Regina King, “One Night in Miami”
Aaron Sorkin, “The Chicago 7 Trial”
Chloé Zhao, “Nomadland”

This category usually goes to the more technically complicated movie, which seems to favor Fincher because of the shiny, expensive “Mank.” But Zhao is considered one of the Oscar favorites and the HFPA has received much criticism for rarely recognizing women in this race. I think Zhao will become the first female director to succeed here in almost four decades, since Barbra Streisand won this Globe for “Yentl.”

Emerald Fennell, “Promising Young Woman”
Jack Fincher, “Mank”
Aaron Sorkin, “The Chicago 7 Trial”
Christopher Hampton, Florian Zeller, “The Father”
Chloé Zhao, “Nomadland”

It’s the promising Fennell against veteran Sorkin in this category. If the HFPA decides that Zhao is its choice for best director, the script race offers a much more natural place to reward Sorkin, and I hope voters will seize the opportunity.

“Another round”
“La llorona”
“The life ahead”
“Minari”
“Both of us”

The “Minari” immigrant story couldn’t be more American, but an outdated HFPA rule moves it into the category of foreign films because its characters often speak Korean, and an even more pernicious rule decrees that these foreign films do not. are. eligible for a nomination for best drama. Knowing this, the Globes will likely reward “Minari” in an attempt to squash all the controversy, but the real victory would be to remove those rules entirely next time.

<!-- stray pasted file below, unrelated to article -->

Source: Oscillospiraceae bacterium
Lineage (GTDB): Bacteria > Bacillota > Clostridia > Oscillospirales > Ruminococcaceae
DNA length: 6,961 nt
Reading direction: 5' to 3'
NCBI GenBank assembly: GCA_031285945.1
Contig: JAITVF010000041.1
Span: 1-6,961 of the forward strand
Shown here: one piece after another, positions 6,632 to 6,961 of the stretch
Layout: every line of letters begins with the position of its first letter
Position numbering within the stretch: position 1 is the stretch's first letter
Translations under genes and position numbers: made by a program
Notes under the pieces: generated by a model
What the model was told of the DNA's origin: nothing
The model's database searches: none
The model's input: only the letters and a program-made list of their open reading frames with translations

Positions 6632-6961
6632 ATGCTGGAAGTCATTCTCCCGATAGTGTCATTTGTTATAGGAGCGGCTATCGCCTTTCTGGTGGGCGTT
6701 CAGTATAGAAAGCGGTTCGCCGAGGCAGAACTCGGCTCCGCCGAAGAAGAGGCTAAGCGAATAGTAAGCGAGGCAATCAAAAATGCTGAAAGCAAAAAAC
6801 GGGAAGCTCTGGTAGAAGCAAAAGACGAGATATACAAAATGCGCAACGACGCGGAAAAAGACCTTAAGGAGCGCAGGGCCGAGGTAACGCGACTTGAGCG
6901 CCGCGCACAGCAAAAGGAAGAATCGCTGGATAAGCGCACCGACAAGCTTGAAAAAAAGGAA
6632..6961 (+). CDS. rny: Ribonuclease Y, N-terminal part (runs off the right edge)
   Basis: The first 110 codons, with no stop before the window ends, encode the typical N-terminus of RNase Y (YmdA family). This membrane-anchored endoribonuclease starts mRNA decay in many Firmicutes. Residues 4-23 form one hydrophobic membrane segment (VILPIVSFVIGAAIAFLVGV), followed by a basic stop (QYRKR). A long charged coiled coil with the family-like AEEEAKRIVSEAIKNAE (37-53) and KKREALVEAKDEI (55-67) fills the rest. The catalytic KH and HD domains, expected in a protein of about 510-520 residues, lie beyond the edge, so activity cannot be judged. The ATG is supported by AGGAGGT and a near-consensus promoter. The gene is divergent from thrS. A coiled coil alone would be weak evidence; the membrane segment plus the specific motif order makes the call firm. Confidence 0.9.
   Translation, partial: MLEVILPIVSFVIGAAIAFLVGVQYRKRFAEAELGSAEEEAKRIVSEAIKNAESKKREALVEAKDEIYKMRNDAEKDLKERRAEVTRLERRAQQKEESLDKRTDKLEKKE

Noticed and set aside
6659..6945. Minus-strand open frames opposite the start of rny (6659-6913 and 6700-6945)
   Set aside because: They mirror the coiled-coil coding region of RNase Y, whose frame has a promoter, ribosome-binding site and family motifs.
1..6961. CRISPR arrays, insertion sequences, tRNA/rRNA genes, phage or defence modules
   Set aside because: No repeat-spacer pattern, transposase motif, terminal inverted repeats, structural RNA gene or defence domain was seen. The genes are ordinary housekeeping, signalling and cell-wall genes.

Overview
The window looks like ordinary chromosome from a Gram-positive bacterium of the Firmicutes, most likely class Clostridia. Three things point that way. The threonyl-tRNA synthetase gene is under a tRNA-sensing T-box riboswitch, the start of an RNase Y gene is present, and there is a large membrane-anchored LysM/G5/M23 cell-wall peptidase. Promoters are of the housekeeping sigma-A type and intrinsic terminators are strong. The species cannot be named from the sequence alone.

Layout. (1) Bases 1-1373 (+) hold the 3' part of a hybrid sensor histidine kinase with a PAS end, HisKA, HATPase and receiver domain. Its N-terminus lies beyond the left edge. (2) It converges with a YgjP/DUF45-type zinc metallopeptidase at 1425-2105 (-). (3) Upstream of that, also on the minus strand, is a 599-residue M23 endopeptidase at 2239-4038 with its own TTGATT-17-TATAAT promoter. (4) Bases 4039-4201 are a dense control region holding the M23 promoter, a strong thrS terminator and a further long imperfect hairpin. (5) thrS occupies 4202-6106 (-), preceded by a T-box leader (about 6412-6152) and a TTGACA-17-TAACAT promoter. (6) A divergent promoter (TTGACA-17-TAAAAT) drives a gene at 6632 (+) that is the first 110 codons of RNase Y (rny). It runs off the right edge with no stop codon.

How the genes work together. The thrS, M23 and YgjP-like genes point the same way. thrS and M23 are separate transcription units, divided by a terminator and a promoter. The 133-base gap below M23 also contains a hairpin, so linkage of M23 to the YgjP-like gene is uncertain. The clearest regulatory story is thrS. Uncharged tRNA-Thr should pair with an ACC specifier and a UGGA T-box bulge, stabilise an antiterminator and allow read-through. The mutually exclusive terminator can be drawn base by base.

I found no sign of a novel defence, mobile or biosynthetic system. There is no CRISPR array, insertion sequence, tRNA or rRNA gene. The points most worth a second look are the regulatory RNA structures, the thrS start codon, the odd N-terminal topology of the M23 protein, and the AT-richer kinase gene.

“The Croods: a new era”
“Ahead”
“On the moon”
“Soul”
“Wolfwalkers”

The much-admired “Wolfwalkers” have underdog potential, and the Globes often go for that: Last year, the much more modest “Missing Link” won out over monsters like “Toy Story 4” and “Frozen 2.” That said, I’m still projecting that Pixar’s “Soul” wins, as it showed enough strength with the HFPA to land another nomination. Speaking of which …

Alexandre Desplat, “The Midnight Sky”
Ludwig Goransson, “Tenet”
James Newton Howard, “News of the World”
Trent Reznor, Atticus Ross, “Mank”
Trent Reznor, Atticus Ross, Jon Batiste, “Soul”

Reznor and Ross are double nominees here, and will likely repeat at the Oscars, but in the high-scoring category, you have to assume the music movie has the upper hand. Hope your work with Jon Batiste on “Soul” succeeds.

“Fight for You” (“Judas and the Black Messiah”)
“Hear My Voice” (“The Chicago 7 Trial”)
“Io Sì” (“Life ahead”)
“Speak now” (“One night in Miami”)
“Tigress & Tweed” (“United States vs. Billie Holiday”)

Leslie Odom Jr. and Andra Day received two nominations for acting and writing songs in their films, but the Globes clearly preferred “One Night in Miami” (which also garnered a best director nomination) to the Billie Holiday biopic of Day, so “Speak Now,” which Odom wrote with Sam Ashworth, has a better chance of being heard here.